I’ve had plenty of issues with Gail threatening to shut down Station 51, but even if those threats are just one giant obstacle for the house to overcome, it’s enjoyable to watch the drama that unfolds. Every single act of general human decency is on her list of faults that shows why the station should be shuttered.
Casey cannot take off for a half hour to make sure the kids are okay, nor can Otis cough up some cinnamon. What fun is Station 51 if Casey can’t be the knight and Otis can’t do something dumb? Gail is gutting the house with surgical precision and it’s time for the men and women to fight back.
Hermann is a definite step up this season. He’s more courageous and more willing to speak his mind. I’m glad he decided to call out Clarke’s snitching in front of the entire house. Even with all of Clarke’s tattling to Gail, I still want to learn more about him.
Hadley is proving to be one smart arsonist, but I wish Severide wasn’t so willing to let Hadley play him like a puppet. Severide isn’t the type of person to hold back often, but this was one of those times. His interfering only slows down the investigation, emboldening Hadley more. With the man filming the altercation on his phone, Hadley might even be in the clear for a little while longer.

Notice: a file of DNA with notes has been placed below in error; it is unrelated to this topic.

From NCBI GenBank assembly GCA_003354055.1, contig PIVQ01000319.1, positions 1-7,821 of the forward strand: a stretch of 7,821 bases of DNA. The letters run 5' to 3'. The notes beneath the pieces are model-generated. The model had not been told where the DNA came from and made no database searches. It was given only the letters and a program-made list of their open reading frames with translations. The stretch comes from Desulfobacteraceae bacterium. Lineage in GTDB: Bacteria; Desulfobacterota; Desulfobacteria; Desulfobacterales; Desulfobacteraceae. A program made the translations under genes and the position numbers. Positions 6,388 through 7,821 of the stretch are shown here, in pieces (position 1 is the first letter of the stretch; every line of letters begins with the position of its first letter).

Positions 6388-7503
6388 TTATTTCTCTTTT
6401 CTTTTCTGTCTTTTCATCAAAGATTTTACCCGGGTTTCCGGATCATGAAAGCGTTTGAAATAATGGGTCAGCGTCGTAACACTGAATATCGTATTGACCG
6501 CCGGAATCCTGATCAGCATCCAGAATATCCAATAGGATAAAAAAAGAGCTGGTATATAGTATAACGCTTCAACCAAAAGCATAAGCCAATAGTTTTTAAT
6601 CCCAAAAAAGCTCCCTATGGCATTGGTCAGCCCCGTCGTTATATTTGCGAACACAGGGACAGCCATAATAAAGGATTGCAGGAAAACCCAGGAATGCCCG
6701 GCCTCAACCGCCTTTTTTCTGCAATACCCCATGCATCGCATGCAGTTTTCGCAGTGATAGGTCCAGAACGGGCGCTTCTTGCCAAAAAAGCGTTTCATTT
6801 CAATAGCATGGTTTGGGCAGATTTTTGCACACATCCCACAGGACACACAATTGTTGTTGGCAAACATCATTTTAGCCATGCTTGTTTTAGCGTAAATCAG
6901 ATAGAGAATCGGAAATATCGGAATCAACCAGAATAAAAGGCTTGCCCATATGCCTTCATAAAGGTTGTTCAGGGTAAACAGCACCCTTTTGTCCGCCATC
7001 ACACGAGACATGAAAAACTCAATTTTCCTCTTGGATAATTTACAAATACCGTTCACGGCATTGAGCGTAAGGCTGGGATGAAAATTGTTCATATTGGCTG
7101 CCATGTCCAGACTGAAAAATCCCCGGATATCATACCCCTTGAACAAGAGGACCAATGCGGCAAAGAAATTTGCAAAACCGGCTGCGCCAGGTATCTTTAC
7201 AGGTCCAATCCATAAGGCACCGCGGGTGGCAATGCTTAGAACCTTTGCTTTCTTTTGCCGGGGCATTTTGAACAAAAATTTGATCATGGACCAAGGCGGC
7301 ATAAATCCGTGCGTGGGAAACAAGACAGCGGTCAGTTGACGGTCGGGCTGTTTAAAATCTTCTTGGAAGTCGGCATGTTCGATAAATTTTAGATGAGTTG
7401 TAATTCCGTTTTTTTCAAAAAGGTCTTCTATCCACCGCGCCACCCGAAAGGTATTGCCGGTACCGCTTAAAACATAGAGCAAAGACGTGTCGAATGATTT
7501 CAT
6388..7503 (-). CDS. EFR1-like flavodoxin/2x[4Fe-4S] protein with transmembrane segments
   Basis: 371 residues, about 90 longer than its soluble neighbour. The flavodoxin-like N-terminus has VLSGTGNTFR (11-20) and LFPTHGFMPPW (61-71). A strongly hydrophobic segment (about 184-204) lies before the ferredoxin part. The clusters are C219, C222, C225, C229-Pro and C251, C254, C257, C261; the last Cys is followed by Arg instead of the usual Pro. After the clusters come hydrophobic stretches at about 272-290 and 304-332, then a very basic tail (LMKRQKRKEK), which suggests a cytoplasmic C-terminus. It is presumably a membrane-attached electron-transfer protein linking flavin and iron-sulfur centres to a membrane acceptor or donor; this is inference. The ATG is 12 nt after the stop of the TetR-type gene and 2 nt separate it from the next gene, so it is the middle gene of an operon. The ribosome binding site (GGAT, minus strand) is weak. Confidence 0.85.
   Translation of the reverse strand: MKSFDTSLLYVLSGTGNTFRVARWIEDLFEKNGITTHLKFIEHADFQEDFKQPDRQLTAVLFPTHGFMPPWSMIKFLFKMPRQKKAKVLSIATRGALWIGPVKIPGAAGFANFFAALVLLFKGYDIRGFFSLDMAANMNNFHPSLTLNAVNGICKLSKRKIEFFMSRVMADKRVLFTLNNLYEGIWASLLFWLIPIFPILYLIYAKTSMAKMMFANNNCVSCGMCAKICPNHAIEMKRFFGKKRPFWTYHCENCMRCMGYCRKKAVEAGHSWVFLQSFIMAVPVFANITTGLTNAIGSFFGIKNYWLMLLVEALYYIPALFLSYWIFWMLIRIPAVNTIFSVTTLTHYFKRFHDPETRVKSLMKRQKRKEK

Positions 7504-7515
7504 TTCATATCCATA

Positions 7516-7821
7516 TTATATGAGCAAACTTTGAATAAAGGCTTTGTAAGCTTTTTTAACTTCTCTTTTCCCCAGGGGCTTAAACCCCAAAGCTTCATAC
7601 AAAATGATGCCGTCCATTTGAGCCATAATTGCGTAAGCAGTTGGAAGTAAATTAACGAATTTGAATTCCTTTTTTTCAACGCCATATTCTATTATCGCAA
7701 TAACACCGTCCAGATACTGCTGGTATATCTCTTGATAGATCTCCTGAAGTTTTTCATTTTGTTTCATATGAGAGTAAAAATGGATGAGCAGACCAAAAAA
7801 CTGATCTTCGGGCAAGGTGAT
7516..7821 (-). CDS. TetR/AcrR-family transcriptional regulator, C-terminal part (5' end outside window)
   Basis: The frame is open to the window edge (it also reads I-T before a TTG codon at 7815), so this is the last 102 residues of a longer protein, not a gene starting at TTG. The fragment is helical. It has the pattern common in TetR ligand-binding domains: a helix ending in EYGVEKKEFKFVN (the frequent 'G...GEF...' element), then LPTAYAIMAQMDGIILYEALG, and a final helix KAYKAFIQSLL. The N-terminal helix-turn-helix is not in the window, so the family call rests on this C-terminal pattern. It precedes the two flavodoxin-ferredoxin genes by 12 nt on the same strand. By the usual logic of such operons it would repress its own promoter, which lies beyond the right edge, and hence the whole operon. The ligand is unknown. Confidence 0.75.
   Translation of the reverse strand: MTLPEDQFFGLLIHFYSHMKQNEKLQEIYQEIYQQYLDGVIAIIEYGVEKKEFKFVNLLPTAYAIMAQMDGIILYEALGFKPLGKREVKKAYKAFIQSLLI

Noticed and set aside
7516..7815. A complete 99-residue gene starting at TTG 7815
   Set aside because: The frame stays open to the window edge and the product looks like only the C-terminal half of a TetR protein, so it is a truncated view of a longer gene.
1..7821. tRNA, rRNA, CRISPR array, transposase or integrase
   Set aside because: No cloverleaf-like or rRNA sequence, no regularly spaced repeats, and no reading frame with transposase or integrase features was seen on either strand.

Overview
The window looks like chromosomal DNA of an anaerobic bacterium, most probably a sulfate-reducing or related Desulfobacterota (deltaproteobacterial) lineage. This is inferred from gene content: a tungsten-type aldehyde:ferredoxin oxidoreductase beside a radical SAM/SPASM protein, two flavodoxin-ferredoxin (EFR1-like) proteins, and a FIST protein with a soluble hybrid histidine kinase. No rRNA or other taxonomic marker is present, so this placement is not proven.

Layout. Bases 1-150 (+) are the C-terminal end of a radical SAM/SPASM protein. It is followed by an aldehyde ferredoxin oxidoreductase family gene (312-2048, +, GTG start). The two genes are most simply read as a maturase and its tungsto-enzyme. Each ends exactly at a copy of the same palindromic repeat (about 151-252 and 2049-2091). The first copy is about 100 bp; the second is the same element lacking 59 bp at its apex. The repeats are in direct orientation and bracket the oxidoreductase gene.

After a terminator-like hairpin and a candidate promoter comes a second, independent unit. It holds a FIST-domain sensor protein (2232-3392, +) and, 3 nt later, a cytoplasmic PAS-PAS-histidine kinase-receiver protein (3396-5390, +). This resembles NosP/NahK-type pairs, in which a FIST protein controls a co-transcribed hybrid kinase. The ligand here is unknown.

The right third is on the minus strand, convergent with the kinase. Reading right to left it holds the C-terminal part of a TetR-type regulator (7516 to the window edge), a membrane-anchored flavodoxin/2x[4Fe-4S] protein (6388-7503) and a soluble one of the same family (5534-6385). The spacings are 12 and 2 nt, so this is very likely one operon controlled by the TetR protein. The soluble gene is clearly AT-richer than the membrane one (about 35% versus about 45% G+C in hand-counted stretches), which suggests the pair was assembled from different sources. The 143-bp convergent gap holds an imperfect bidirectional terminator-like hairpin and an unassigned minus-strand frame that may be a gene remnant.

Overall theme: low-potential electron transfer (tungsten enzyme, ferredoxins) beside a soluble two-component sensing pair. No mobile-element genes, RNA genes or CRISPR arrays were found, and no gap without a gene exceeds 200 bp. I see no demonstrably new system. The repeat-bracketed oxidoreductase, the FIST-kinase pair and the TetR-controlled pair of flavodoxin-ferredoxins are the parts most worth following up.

Cruz and Otis’ competition for the third room in Shay and Severide’s apartment is just a cover for what’s really going on with them: loneliness. Otis mostly sticks with his podcast and Cruz is the typical nice guy who finishes last. Cruz worked so hard just trying to chat with Molly’s bartender only to have Severide come along in his cool car and whisk her away.
This season is doing a wonderful job of spinning previously put to rest stories and working them into the newer ones. Arthur, a man thought to be enjoying his 1% of the money, wants a new deal. Either because he wants to squeeze more money out of Molly’s before the place goes broke or he’s hoping the bar will turn around to make him more cash. Both situations are beneficial for him, but Jay being his lackey never crossed my mind.
I assumed Jay was casing the place for himself and was waiting for a better time to clean it out. Jay being with Arthur gives him a little bit of an out. Arthur is a complete scumbag, and Jay’s showing of (some) remorse after Arthur outs him is at least somewhat reassuring that he might be a decent guy in a bad situation.
Or, at least I hope so; I don’t want Dawson to go through more heartache. I’m still very much sailing on Dawson and Casey’s potential relationship after watching Dawson save Casey in the principal’s office.
Casey is beginning to make some progress with Heather’s children. I can’t blame the boys for acting out, like Gabby says their mother’s in jail, their father was killed and now Casey has to step in the best he can. Their lives are chaotic and they were just bracing themselves for the next round thinking Casey would give up.
I am worried about Casey’s future, though. He falls hard, and, as Hallie’s death showed, he mourns harder. When Heather gets out, it’s probable that he’s going to be very attached to the boys.
Nick McHatton is a TV Fanatic Staff Writer. Follow him on Twitter.Tags: Reviews, Chicago Fire